That huge tail requires a bunch of structural mods at the back end of the aircraft. You can't just shorten an aircraft and plonk on a larger rudder. (unlike lengthening one, where the larger tail is normally left intact as it's too expensive to resize it)

      7. pavel.petrman

        Re: A venerable workhorse

        Just to add to the other options mentioned here by commenters: retired model or old airframe is a problem for airliners but not so much when one does need a special purpose aircraft. Look up "Basler Turbo BT67" - originally a DC-3 which ceased to be produced in 1950, yet the Basler conversion is still actively marketed today and is deemed very useful for some special purposes. Repurposing of readily available 74X frames with perhaps new engines may require a bit more effort than doing the same for a DC-3, but than again, 70 years from whenever Boeing decides to retire the 747 model the converters will perhaps be assisted by much more advanced technology. I wouldn't worry.

      8. dmacleo

        Re: A venerable workhorse

        yes.

        punt....

  4. Nolveys Silver badge
    Childcatcher

    Poor Design

    It's hard to blame them for making such a poorly designed aircraft, it was only the 1970s. Today we understand that making things that last for extremely long periods of time and that can be properly maintained is just not effective for the manufacturer's cash flow.

    Aircraft manufacturers are starting to learn proper design techniques from the automotive sector, but the uptake is slow. Complex and unreliable systems are the way to go. Said systems should be almost impossible to replace and third parties should not be able to produce similar components due to government legislation. Insufficient numbers of replacement parts should be produced prior to manufacturing being shut down.

    Is that the smell of burning electronics? No, it's the smell of a vibrant and functional economy.

    1. bazza Silver badge

      Re: Poor Design

      Are yes, the passing of Properly Built Kit, something to mourn indeed.

      Though with aircraft, the limiting factor is primarily fatigue life. Commercial airliners have to be built strong otherwise they'd be useless in service. There's A320s and 737s with way more cycles on them than this 747; they're strong. They're often stronger than military aircraft, which tend to do far less flying.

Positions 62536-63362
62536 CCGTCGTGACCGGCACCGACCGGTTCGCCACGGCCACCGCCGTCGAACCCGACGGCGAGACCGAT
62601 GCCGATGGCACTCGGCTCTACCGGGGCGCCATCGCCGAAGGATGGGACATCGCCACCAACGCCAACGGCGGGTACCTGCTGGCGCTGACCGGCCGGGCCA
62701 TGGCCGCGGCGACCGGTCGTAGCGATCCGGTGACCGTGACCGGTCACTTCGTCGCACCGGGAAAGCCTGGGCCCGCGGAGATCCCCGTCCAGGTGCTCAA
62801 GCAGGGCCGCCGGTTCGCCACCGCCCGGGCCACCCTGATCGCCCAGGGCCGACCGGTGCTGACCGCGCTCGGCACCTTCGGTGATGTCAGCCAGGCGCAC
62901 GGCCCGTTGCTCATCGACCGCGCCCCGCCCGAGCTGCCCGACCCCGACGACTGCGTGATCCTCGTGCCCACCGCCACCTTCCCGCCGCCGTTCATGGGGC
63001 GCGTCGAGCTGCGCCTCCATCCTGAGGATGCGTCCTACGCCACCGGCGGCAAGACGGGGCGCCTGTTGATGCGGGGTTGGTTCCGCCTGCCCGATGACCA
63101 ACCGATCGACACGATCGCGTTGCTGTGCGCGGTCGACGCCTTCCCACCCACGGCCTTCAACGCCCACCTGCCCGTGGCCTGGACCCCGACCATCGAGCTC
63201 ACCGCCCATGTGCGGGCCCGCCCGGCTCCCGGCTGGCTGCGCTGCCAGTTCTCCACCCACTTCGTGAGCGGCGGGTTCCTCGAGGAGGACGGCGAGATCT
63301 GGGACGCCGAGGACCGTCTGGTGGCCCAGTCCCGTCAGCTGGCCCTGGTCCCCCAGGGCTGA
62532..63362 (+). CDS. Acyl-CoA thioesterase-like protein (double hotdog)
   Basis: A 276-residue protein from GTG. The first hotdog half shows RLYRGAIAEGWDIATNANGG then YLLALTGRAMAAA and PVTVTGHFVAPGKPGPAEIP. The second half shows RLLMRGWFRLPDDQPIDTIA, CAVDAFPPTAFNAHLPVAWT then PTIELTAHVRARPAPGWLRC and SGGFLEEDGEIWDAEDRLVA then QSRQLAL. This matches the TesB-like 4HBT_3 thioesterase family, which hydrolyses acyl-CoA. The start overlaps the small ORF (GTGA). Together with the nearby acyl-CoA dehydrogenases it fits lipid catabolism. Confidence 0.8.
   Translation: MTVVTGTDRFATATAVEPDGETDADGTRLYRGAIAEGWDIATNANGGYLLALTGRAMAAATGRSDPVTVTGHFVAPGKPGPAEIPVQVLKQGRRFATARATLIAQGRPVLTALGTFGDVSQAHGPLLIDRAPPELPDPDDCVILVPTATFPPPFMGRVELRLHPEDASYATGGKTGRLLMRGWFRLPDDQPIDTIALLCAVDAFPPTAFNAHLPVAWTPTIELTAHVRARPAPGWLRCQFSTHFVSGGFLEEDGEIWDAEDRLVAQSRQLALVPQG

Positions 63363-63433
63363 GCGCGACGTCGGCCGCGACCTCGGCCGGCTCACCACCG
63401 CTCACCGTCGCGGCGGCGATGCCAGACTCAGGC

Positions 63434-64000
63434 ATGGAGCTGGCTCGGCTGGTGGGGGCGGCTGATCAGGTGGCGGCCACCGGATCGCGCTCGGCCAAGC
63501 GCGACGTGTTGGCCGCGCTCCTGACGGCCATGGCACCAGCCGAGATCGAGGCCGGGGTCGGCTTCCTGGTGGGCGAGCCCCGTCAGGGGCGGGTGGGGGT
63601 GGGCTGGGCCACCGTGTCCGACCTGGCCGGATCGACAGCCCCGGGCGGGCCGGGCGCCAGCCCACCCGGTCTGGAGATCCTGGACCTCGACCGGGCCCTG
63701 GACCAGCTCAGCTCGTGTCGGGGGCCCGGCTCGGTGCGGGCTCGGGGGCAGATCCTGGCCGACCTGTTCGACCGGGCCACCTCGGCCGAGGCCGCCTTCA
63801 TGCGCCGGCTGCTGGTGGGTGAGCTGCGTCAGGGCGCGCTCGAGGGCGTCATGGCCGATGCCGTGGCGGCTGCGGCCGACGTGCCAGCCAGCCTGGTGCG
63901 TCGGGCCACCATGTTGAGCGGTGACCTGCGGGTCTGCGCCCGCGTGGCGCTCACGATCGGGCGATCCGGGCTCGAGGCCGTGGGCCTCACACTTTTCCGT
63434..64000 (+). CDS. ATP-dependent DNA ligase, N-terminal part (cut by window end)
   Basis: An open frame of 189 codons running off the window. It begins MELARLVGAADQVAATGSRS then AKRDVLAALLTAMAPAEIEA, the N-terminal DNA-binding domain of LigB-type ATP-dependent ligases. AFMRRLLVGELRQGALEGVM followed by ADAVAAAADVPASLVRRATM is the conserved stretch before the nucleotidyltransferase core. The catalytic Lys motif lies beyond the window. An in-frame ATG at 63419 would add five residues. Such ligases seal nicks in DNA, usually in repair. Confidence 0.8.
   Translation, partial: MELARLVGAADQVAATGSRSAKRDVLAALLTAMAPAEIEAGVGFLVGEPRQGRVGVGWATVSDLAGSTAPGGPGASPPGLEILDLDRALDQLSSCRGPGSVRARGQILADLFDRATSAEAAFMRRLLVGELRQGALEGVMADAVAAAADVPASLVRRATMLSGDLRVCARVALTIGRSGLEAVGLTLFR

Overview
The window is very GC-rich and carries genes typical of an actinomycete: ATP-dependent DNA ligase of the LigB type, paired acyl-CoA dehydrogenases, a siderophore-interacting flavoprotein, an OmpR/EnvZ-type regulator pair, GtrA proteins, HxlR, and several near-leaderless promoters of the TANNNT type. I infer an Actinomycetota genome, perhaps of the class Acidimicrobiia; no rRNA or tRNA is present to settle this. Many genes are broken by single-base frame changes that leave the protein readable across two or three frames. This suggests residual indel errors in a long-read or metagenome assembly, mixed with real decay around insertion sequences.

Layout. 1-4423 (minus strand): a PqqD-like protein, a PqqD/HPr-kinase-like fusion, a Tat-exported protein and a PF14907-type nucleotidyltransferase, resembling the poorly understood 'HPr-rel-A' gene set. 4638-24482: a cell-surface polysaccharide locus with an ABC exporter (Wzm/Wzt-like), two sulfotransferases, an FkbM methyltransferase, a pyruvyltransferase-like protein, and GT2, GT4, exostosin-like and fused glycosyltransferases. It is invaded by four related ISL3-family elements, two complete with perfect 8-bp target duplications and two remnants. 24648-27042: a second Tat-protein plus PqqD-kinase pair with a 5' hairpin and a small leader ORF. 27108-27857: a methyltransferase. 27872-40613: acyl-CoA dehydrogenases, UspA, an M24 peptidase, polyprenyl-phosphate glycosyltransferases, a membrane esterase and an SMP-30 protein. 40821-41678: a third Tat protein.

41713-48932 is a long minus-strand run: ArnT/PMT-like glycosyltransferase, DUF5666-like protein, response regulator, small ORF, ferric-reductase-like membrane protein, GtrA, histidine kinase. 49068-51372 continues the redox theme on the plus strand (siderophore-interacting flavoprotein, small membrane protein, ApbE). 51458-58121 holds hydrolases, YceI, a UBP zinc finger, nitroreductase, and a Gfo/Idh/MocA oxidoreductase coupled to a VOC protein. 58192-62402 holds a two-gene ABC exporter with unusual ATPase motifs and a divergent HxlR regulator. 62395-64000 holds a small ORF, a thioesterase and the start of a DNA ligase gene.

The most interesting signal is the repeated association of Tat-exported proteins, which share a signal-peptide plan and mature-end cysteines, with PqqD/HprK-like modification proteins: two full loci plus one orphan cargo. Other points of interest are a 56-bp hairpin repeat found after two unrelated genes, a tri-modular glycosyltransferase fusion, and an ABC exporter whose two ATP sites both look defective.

With 787 and A350, carbon fibre is the primary construction material. Provided it's not abused, this looks like it will last forever. Quite literally. No fatigue. Airlines buying these today will likely never replace them (at least not until something radically better comes along). Upgrades, refurbs, certainly but the airframes themselves should last forever. Boeing and Airbus are building aircraft that will mean they're not building so many in 20 years time.

      Today's 787s and A350s will. Scone our grandkid's older-than-us engineering marvels.

      1. bazza Silver badge

        Re: Poor Design

        Today's 787s and A350s will. Scone our grandkid's older-than-us engineering marvels

        I hate this keyboard.

        1. Jeffrey Nonken Silver badge

          Re: Poor Design

          Funny thing: the keyboard hates you, too. ;)

    2. J. R. Hartley Silver badge

      Re: Poor Design

      Can you imagine if Apple made a plane? Fuck me.

      1. Ralph the Wonder Llama

        Re: Poor Design

        Thank you. This made me LOL :)

      2. Mage Silver badge

        Re: if Apple made a plane?

        Glued on engines and buy a new plane if an engine needs replaced?

        Need iTunes to load flight data?

        1. imanidiot Silver badge

          Re: if Apple made a plane?

          @Mage,

          No, no, the engine is replaceable. But to do so you need to de-install the wing. De-installing the wings starts by removing the captain side windshield. Followed by the autopilot altitude hold knob. Then work your way back from there.

      3. Lord Elpuss Silver badge

        Re: Poor Design

        They kind of did.

        1. LeeE Silver badge

          Re: Poor Design

          "They kind of did."

          That aircraft - The Kelvin 40 - is one of the most ugly that I've ever seen - right up there with the G.A.L.38 Fleet Shadower.

          1. caffeine addict Silver badge

            Re: Poor Design